• On child custody arrangements, including parental decision-making responsibilities, primary custody, visitation schedules, and child support
• On the division of marital property and debts
• On spousal support

If you and your divorcing spouse are able to come to an agreement on these major hurdles, you are well on your way to hammering out an uncontested divorce that will likely save you time, money, and heartache in the long run. This does not, however, mean that you should settle for less than you are entitled to expedite the process. A knowledgeable Houston divorce lawyer will help you find your best path forward.

How is property divided in a Texas divorce?

While you may believe that divorce means that you’ll split everything down the middle, it doesn’t work quite that way in Texas. Instead, the court will determine a division of your community property that is “just and right.” In other words, the court has a good deal of discretion in the matter and can take a variety of issues into consideration:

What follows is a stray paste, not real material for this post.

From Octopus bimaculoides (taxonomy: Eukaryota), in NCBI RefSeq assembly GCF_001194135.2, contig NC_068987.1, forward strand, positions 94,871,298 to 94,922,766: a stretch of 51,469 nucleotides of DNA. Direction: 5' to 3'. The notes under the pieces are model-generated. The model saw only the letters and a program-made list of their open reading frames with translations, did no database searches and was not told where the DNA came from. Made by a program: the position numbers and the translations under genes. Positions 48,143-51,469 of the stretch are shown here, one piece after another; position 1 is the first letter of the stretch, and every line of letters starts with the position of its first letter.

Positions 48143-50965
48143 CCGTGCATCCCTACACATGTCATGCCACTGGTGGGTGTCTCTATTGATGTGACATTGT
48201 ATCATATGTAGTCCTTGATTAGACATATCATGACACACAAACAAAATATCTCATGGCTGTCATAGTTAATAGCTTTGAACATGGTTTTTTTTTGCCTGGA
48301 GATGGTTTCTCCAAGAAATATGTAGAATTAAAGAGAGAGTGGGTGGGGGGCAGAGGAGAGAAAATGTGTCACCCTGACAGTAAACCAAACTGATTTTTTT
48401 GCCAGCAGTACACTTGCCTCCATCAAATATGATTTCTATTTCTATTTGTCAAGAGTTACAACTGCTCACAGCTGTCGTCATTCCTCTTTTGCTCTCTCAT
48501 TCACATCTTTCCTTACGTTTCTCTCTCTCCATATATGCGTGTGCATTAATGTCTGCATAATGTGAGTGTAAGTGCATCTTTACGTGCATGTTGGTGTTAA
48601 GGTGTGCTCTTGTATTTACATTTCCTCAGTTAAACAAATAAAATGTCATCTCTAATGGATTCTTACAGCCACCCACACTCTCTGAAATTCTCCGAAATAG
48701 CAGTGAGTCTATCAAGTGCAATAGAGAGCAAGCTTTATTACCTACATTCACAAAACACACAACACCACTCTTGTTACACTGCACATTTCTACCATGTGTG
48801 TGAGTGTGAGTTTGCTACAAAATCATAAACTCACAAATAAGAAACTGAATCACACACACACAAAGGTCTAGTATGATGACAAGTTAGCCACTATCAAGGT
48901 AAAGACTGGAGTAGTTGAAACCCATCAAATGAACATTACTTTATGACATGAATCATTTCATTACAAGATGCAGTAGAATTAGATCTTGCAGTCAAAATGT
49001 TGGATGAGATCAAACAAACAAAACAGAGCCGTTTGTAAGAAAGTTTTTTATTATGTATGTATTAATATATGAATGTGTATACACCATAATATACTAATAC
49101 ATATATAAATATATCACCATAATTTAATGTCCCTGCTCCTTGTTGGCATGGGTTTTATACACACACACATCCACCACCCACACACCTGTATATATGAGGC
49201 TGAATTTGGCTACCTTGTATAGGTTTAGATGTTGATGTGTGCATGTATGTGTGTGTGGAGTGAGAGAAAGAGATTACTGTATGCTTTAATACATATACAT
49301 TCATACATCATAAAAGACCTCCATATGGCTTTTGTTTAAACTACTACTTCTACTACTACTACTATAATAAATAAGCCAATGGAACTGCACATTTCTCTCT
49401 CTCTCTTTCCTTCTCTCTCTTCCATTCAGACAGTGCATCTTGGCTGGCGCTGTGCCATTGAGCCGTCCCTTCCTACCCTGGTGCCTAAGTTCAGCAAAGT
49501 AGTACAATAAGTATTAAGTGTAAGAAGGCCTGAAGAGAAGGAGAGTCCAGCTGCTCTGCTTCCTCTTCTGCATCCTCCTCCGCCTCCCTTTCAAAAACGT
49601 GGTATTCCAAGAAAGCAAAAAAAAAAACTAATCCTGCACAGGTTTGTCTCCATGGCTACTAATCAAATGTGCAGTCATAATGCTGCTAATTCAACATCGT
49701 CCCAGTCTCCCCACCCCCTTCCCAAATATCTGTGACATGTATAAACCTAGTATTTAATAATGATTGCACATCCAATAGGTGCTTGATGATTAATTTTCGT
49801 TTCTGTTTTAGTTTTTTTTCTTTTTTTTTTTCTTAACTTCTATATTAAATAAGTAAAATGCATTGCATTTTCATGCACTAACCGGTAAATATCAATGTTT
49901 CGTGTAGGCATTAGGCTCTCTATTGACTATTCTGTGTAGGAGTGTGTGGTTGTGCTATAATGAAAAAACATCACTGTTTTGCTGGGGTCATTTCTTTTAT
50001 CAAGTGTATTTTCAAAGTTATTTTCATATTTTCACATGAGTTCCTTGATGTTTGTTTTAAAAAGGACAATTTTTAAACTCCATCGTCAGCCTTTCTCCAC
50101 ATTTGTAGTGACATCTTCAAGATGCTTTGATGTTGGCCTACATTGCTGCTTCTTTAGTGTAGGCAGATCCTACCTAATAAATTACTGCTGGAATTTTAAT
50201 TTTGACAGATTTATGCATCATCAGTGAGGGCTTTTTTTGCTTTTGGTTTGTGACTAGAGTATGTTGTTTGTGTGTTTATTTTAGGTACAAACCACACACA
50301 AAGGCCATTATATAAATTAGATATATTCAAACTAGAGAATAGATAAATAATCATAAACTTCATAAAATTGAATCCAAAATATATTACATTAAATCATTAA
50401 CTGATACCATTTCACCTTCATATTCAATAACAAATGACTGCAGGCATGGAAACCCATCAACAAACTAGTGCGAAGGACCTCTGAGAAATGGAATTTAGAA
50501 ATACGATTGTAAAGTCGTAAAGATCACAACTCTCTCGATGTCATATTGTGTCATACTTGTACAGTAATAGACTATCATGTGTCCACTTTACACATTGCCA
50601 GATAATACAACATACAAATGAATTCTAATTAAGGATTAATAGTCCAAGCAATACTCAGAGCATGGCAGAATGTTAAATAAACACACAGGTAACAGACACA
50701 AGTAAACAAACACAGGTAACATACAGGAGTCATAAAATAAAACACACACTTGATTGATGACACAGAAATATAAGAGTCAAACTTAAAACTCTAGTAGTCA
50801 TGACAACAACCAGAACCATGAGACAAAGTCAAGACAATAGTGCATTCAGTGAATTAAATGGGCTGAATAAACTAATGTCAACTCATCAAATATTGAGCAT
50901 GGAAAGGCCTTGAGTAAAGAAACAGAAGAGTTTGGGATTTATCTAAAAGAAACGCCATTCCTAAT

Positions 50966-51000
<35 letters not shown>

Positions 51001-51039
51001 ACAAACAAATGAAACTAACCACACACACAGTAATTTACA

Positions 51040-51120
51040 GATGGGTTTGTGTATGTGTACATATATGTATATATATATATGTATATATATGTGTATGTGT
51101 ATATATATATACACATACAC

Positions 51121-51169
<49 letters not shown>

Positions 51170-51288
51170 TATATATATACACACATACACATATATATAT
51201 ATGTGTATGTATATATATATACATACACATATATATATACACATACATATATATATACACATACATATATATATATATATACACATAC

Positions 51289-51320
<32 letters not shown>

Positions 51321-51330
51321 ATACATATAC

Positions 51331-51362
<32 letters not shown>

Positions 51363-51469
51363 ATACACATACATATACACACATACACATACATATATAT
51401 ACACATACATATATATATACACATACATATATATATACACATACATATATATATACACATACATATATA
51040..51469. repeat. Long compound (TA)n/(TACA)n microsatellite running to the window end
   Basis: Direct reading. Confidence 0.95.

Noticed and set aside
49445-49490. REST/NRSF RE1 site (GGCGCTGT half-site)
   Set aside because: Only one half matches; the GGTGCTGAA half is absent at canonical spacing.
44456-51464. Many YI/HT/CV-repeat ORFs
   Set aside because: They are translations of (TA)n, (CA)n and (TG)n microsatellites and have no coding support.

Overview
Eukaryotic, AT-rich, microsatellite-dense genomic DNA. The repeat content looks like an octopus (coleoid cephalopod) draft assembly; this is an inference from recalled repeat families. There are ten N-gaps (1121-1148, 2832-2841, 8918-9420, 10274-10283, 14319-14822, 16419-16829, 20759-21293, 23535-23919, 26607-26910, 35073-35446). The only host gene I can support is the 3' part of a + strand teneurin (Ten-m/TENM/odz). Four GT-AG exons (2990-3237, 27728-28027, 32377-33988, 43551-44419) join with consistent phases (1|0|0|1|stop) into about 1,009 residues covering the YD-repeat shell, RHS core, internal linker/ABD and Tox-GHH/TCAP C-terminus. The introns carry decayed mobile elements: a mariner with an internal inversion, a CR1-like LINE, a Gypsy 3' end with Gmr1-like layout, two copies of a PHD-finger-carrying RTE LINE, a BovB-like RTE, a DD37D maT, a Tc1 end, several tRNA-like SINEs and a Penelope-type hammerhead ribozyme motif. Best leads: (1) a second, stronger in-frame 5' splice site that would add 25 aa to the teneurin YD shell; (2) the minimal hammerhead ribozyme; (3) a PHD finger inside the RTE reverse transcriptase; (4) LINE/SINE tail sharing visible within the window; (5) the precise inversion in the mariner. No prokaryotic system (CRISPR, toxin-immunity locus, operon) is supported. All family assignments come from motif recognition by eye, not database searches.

• Who is at fault in the divorce (even though Texas is a no-fault divorce state, fault can play a role)
• If there is disparity in earning potential
• If there is disparity in separate property
• Each spouse’s physical health and condition
• Either spouse’s unusual spending

The fact is that the court’s determination of what is “just and right” could vary considerably from your own. Besides issues related to child custody concerns, however, the division of property is typically the most hotly contested component of any divorce. Work closely with your Houston divorce lawyer to help ensure that your rights are well protected.

How is community property determined?

Texas, being a community property state, generally considers anything you acquire as a married couple – no matter whose name is on it – to be community property. Property that either of you obtained prior to your marriage (or that you received via gift or inheritance during your marriage) is generally considered separate property that won’t be factored into the division of community property in your divorce.

How long does it take to obtain a Texas divorce?